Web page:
Flying squirrels soar out of a tree at the University of Nebraska

A crew cutting down a dying oak at the University of Nebraska made a surprising find — flying squirrels.

A new video shows a squirrel climbing around a tree, jump off and extend its arms and legs to form a glider wing, helping it fly to a nearby tree.

A total of three flying squirrels were spotted in the dying tree on the university’s campus in the city of Lincoln, kampus terbaik di lampung but what makes this so exciting is that no one knew the squirrels were there.

The only remaining Nebraska population of the nocturnal and tiny animals was 90 miles away in Nebraska’s southeast corner, near Indian Cave State Park, and the three in Lincoln have been living undetected.

A crew cutting down a dying oak at the University of Nebraska made a surprising find — flying squirrels

Brian Dieterman, assistant manager for the university’s landscape services, told : ‘We’re like, ‘What the heck is that?

‘We’re used to seeing squirrels in trees, but this didn’t look like a squirrel.’

The short video, which is just 20 seconds long, was sent to  Larkin Powell, a professor of conservation biology at the University of Nebraska.

He watched the animal’s outstretched arms, winglike flaps stretched between front and hind paws, as it leapt from tree to tree.

A total of three flying squirrels were spotted in the dying tree on the university’s campus in the city of Lincoln, but what makes this so exciting is that no one knew the squirrels were there

‘It’s among the species that’s harder to document because they’re not out when people are around,’ Powell said.’And they’re little dudes.’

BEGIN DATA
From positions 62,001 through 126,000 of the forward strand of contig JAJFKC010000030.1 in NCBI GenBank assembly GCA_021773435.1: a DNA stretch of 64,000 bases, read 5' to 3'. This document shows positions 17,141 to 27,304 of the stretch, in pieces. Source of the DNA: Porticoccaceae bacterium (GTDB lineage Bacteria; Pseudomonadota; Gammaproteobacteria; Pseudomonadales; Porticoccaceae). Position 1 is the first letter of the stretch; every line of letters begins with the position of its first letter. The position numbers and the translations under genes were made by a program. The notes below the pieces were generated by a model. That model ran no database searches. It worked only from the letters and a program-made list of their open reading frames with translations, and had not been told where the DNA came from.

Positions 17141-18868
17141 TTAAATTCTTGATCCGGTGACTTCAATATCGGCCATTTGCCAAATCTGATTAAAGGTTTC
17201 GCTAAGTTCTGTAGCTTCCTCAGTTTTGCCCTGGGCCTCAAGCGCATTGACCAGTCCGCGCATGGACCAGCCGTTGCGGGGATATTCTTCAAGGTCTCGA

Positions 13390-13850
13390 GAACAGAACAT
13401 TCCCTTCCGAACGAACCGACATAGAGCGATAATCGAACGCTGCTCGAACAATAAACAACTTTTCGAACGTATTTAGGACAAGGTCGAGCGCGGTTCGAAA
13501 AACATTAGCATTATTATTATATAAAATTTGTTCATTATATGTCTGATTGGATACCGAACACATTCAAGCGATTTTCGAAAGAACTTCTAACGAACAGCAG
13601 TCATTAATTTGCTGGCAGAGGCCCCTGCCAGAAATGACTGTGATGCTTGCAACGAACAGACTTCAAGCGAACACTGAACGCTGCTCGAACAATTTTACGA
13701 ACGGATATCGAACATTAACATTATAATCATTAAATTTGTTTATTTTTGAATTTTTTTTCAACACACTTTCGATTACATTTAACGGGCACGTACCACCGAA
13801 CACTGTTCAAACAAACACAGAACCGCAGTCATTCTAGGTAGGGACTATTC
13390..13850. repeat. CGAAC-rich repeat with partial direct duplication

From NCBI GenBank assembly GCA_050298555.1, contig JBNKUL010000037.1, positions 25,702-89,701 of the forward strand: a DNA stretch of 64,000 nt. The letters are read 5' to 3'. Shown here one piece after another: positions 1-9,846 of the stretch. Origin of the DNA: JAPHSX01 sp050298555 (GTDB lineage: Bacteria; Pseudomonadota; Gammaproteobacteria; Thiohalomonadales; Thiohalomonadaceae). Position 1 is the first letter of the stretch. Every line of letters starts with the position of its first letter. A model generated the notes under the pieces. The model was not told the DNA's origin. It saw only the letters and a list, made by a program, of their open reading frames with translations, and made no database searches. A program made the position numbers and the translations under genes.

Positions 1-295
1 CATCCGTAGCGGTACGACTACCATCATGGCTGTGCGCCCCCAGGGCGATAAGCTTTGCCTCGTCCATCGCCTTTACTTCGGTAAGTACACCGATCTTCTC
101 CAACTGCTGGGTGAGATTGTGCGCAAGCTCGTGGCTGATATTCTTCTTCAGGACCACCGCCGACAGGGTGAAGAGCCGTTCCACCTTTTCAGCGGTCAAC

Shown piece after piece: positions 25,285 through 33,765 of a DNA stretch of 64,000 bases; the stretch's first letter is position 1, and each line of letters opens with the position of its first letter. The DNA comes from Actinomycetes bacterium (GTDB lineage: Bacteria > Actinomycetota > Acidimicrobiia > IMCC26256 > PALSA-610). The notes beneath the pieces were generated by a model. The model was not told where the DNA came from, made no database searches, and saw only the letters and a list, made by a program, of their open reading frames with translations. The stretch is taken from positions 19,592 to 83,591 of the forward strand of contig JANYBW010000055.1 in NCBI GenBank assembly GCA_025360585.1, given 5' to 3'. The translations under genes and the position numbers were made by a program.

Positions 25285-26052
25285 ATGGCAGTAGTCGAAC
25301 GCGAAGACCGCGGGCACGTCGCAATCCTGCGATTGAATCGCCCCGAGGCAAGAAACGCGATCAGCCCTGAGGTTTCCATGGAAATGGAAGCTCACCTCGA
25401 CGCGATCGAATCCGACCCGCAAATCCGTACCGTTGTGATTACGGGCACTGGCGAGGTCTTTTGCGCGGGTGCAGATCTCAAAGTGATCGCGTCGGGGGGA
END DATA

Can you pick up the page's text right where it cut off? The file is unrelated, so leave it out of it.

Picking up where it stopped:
The National Wildlife Federation says on its website that flying squirrels do not really power themselves into flight like a bird or a bat, but rather glide. 

The federation says the southern flying squirrel is found throughout the eastern United States, while the northern flying squirrel is found primarily in the Northeast, along the West Coast, and into Idaho and Montana.

Still, Shaun Dunn, a natural heritage zoologist for the state of Nebraska, was not surprised by the Lincoln flying squirrels. 

The National Wildlife Federation says on its website that flying squirrels do not really power themselves into flight like a bird or a bat, but rather glide

He has documented 15 confirmed sightings since 2018.

Dunn isn’t sure how the flying squirrels got to Lincoln but said it’s ‘very unlikely they made it here on their own.’

Don Althoff, who earned his master’s degree at the university in 1978 and is now a semi-retired wildlife conservation professor at Ohio’s University of Rio Grande, has been studying southern flying squirrels for nearly 30 years.He’s watched them glide 40, 50, even 75 yards.

Though graceful in the air, the animals are awkward on the ground. Because their sail-like flaps run from wrist to ankle he said they move more like a hobbled horse.